Symmetry, should this be important?

Symmetry, should this be important?  YES.

For those of us striving to achieve a softer feel and balance, in asking less to get more with ideally a thought to guide our horse under us, to have a picture that looks as if you and your horse are one.

One, figuratively speaking, cannot do without the other, a symbiotic relationship.

That interests me and I suggest you as well.  What is Symmetry?  Symmetry is when it is the same on both sides.

How to consider its importance and practical application?  First whatever discipline you are doing; dressage, eventing, reining, cow horse, trail ride or even pleasure ride, symmetry is important.

It can be as simply as mounting from both sides. Placing and removing head stall, saddling and unsaddling, leading your horse. A good place to start getting the horse comfortable from both sides. To do this successfully you have to co-ordinate oneself.

Then as ridden; Walking on a straight lines, circles, serpentines, figures of eight, rising to the correct diagonals, jumping etc.  It helps having our bodies aligned, by staying centred. If you can maintain symmetry the balance for the horse is more natural, so we don’t inhibit them allowing for free movement.

Imagine having a back pack on and the weight moving constantly. Thus having to adjust the weight constantly. To the point you want to remove the pack. Or adjust accordingly to balance the load. A line of symmetry is your back line. This brings balance.

Therefore we need to learn how to control our weight distribution, posture and so forth. Control our movements, keep them to a minimum. When asking for a transition be aware of your symmetry make adjustments complete transition then return to natural symmetry so as not to interfere with horses’ new transition.

A transition to me refers to any change from the present moment. i.e. walk then trot, halt to forward movement, loose rein to light feel or collection. In my understanding just changing gaits is only a very small representation of a transition there is so much more and we need to be aware of this.

Keeping the horses symmetry requires us not to interfere or block the horse. The horse needs to feel as if it’s finding an easy place where it can get comfortable. It’s our job to let the horse feel good in this place. We don’t want them leaving.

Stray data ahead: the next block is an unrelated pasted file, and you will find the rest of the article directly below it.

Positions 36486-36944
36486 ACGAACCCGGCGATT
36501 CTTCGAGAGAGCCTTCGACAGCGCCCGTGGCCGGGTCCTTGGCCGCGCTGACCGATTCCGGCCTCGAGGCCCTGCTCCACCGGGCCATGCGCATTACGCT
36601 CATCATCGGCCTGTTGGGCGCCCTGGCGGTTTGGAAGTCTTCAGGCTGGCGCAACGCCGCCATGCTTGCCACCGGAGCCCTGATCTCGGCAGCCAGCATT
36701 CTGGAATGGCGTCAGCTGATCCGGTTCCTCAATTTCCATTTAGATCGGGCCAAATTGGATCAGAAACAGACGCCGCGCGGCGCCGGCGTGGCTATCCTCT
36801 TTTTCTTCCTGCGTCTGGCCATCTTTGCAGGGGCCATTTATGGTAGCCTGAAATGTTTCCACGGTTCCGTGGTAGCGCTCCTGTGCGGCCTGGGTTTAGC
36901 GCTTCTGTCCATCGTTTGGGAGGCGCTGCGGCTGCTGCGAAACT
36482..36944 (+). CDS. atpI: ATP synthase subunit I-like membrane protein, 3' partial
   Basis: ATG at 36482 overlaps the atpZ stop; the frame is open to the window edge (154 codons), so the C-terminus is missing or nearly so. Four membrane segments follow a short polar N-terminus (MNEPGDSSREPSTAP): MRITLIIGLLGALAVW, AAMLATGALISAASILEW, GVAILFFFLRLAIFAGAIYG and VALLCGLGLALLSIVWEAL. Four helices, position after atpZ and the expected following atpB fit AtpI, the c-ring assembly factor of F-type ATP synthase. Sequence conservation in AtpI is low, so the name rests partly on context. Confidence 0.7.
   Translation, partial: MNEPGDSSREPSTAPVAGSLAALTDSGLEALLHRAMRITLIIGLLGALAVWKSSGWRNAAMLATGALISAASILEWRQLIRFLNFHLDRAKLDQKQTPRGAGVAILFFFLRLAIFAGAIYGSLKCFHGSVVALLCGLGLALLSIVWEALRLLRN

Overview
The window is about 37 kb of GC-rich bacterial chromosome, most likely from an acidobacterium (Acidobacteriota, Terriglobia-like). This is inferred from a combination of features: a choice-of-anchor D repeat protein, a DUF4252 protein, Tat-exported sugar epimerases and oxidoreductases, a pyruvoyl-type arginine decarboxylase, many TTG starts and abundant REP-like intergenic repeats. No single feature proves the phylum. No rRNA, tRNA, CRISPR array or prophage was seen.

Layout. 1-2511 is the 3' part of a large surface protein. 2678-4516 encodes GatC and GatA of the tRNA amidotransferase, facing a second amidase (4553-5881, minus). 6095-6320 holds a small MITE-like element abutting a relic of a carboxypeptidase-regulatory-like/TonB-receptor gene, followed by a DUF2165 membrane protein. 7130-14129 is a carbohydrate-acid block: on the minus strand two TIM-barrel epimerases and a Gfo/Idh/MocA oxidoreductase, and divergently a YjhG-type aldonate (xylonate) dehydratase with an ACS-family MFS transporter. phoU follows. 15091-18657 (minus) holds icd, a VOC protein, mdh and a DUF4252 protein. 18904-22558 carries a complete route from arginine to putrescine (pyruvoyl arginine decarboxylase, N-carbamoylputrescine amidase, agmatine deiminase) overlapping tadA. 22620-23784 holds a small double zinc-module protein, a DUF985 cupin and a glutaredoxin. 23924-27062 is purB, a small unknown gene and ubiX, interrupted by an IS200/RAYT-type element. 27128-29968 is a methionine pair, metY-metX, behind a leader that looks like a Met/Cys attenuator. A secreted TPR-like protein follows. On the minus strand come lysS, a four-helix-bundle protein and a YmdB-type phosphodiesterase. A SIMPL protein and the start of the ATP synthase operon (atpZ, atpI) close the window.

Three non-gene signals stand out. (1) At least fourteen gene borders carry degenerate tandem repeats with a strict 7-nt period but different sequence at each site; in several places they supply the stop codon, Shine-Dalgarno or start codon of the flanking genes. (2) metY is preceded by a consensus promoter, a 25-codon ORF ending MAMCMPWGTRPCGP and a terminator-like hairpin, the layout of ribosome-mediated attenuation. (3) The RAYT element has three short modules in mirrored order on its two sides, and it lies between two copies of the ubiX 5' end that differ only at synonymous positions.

The basic concept in riding is having the horse travel between your legs, in front of your feet and behind your hands while asking from your seat with no fuss.

Working on ourselves

In our quest for this, our efforts and energy, we need to work from within, ourselves.

Needing to improve us, where the effort has to come from. Not how hard we work on our horse. Some will ask but how will we improve our horse, I say improve yourself. Question yourself, where you are at and how you can further yourself? Then ask of your horse. Remember you can’t force things but you can offer things by setting up the horse to find what you are after. You may have to be firm but fair and ask only what your horse is capable of at that time. Listen to the horse, is your horse frustrated (back off), are you frustrated (back off).  Don’t be too critical of yourself. It’s far better to, just stop and start over, that will prosper you. Remember you shouldn’t be on a time schedule. Getting positive small ideas across is far better than starting with lengthy problems.

Down the road you will be able to strengthen understanding between you and your horse, and it may surprise you what you can achieve and the level of understanding your horse will willingly come along with you, becoming as ONE.

– Peter Biggs


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